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US stocks end higher after afternoon surge; best day in 4 years

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ALEX VEIGA, AP Business Writer

U.S. stocks are closing sharply higher, giving the stock market its best day in close to four years.

Stocks are rebounding from a six-day slump that was prompted by concerns about the health of the Chinese economy.

The Dow Jones industrial average climbed 619 points, or 4 percent on Wednesday.

The Standard & Poor’s 500 index jumped 72 points, or 3.9 percent, to 1,940. That’s the biggest gain for the index since November, 2011.

The Nasdaq composite surged 191 points, or 4.2 percent, to 4,697.

Treasury notes fell, pushing up the yield on the benchmark 10-year note to 2.18 percent from 2.07 percent on Tuesday.

Cameron International, a maker of equipment for the oil industry, jumped 41 percent after Schlumberger said it was buying the company in a cash-and-stock deal.

The three major U.S. indexes dropped six days in a row heading into Wednesday. That’s the longest market slide in more than three years. The Dow had fallen about 1,900 points over that period, while the slump wiped more than $2 trillion off the value of S&P 500 companies.

A strong rebound on Tuesday evaporated in the final minutes of trading and the Dow ended more than 200 points lower. On Wednesday, instead of sagging, the market surged in the final hour of trading.

Markets have been volatile since China decided to weaken its currency earlier this month. Investors interpreted the move as an attempt to bolster a sagging economy.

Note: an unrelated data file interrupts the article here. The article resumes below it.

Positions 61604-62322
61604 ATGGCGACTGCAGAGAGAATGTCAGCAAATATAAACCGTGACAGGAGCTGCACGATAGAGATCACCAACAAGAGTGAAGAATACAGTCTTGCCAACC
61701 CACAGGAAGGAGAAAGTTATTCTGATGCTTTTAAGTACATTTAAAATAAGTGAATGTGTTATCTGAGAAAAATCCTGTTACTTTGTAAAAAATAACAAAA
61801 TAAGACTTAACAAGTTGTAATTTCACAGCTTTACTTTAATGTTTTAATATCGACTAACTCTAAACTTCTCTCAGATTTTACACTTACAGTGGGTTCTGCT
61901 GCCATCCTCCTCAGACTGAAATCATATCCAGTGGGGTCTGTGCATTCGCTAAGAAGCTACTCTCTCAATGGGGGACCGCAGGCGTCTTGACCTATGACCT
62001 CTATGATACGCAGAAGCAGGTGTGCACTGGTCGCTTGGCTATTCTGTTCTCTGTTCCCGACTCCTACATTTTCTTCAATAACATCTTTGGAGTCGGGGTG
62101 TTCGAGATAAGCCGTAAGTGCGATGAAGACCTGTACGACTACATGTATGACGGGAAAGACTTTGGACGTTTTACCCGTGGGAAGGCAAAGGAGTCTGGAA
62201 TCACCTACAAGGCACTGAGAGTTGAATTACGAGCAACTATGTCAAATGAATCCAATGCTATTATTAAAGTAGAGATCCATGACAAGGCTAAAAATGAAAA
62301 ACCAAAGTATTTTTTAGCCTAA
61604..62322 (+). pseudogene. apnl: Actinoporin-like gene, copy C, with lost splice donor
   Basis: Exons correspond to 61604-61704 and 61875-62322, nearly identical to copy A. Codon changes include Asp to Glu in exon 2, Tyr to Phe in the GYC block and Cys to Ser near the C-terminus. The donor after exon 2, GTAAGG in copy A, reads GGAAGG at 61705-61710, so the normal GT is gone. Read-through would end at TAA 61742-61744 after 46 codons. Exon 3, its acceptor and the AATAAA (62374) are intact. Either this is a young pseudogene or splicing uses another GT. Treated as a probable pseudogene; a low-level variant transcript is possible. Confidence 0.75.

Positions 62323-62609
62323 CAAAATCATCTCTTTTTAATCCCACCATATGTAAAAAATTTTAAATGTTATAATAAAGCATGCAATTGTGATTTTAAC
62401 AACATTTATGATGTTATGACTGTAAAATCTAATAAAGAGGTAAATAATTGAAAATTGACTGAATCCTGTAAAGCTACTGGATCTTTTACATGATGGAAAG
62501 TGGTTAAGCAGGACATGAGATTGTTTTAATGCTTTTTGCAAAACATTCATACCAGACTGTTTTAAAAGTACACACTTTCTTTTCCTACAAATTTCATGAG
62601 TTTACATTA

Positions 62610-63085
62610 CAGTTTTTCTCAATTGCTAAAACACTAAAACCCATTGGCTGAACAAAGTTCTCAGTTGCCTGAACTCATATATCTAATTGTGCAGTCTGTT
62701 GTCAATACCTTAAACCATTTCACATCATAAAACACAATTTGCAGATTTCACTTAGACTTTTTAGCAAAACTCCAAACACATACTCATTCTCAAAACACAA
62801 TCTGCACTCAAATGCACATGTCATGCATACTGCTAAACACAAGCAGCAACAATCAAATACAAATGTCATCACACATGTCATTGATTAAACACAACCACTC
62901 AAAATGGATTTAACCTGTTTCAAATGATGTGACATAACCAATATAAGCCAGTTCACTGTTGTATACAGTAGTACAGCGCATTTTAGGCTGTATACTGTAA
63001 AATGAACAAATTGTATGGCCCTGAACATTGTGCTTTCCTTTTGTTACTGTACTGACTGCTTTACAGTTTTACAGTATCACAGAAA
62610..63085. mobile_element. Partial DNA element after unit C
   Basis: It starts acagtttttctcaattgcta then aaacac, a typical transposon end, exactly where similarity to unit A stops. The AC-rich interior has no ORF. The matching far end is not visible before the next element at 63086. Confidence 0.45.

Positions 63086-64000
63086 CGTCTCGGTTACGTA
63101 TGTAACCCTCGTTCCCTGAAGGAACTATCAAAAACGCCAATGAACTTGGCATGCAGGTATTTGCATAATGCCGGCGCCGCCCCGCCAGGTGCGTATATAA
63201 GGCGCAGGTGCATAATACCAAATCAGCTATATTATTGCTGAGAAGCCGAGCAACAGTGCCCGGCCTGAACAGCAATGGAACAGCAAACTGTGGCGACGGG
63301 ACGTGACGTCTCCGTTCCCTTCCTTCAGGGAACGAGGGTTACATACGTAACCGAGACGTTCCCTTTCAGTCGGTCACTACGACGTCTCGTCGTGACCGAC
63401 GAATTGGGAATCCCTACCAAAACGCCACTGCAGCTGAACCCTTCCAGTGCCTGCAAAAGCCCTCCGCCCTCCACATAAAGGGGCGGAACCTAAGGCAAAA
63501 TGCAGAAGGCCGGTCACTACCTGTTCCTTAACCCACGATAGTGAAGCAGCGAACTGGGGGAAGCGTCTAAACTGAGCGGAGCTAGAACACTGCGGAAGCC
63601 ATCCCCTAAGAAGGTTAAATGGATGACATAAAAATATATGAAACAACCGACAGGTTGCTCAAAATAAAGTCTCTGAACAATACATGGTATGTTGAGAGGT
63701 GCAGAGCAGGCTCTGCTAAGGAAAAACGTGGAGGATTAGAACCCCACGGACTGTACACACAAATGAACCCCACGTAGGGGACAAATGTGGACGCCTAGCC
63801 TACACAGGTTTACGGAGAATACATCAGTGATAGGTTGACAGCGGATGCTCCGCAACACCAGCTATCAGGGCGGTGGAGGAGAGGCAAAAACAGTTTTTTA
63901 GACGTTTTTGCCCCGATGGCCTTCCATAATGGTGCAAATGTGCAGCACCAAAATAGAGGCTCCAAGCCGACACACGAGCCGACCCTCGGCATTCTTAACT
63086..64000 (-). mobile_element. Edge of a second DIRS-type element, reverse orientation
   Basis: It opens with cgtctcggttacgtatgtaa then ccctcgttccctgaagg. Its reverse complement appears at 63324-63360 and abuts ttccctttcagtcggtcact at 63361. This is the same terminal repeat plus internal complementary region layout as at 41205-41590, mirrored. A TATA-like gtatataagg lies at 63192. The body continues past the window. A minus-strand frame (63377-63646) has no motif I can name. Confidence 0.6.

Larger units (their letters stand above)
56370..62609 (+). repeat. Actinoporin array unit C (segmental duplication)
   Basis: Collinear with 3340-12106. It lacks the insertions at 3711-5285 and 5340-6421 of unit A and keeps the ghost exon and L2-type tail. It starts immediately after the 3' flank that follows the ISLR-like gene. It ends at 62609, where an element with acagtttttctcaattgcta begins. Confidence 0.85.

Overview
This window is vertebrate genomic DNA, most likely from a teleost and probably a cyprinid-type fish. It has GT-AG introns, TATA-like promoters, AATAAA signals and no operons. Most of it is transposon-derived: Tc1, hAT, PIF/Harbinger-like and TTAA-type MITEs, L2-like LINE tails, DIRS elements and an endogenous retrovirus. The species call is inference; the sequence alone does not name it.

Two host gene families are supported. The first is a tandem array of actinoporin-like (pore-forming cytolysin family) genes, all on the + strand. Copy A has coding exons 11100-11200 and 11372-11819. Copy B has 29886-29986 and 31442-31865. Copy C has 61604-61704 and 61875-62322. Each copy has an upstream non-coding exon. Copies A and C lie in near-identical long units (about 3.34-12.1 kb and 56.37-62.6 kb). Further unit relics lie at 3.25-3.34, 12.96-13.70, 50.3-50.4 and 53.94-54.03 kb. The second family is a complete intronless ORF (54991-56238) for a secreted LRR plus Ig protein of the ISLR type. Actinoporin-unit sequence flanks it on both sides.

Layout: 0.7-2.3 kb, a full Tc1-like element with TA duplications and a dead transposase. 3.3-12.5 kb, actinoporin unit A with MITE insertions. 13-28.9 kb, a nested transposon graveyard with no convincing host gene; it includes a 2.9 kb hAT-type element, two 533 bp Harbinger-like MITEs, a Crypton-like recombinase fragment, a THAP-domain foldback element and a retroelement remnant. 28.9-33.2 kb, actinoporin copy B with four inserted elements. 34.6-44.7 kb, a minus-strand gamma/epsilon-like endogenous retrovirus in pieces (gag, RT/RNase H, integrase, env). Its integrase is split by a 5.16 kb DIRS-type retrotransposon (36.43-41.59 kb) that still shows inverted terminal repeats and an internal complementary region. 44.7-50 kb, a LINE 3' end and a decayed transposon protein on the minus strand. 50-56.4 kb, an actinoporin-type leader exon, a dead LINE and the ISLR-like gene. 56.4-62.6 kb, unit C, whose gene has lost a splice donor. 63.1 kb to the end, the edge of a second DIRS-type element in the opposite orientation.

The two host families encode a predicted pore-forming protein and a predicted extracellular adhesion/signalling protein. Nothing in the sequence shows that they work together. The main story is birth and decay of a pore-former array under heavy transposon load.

Traders are also jittery about the outlook for interest rates. The Federal Reserve has signaled it could raise its key interest rate for the first time in nearly a decade later this year. The Fed isn’t expected to deliver a policy update until it wraps up a meeting of policymakers in mid-September.

Investors were also following the latest corporate deal and earnings news. Technology stocks were among the biggest gainers.

THE QUOTE: “There’s a lot of cash on the sidelines waiting to get in, so to the extent that there’s any sort of bottom seen, that will increase people’s confidence and boldness,” said Erik Davidson, chief investment officer for Wells Fargo Private Bank.

ECONOMIC BELLWETHER: The Commerce Department said orders for durable goods, or items expected to last at least three years, rose 2 percent last month after a 4.1 percent gain in June.

Despite the increase, U.S. manufacturers still face a host of problems from a stronger dollar to falling oil prices and turbulence in China, the world’s second-biggest economy.

OIL DEAL: Cameron International, a maker of equipment for the oil industry, jumped 41 percent after Schlumberger said it was buying the company in a cash-and-stock deal. Cameron rose $17.27 to $59.75.

NEVER MIND: Monsanto shares climbed 8.6 percent on news that the agricultural products maker has decided to abandon its takeover bid for rival Syngenta. The stock gained $7.70 to $97.05.

EUROPEAN ACTION: Germany’s DAX was down 1.3 percent, while France’s CAC 40 fell 1.4 percent. Britain’s FTSE 100 fell 1.7 percent.

ASIA’S DAY: Markets in Asia were mixed. Japan’s Nikkei 225 stock index rose 3.2 percent. But Hong Kong’s Hang Seng index fell 0.5 percent to 21,305.17, and mainland China’s smaller Shenzhen Composite lost 3.1 percent.

ENERGY: Benchmark U.S. crude fell 71 cents to $39.10 a barrel in New York. Brent crude, a benchmark for international oils used by many U.S. refineries, fell 70 cents to $43.14.

BONDS AND CURRENCIES: U.S. government bond prices fell. The yield on the 10-year Treasury note rose to 2.17 percent from 2.07 percent late Tuesday. The dollar rose 0.6 percent against the yen to 119.37. The euro dropped 1.3 percent to $1.1380.

METALS: Gold fell $13.70 to $1,124.60 an ounce. Silver dropped 56.9 cents to $14.04 an ounce. Copper fell 6.6 cents to $2.25 a pound.

 

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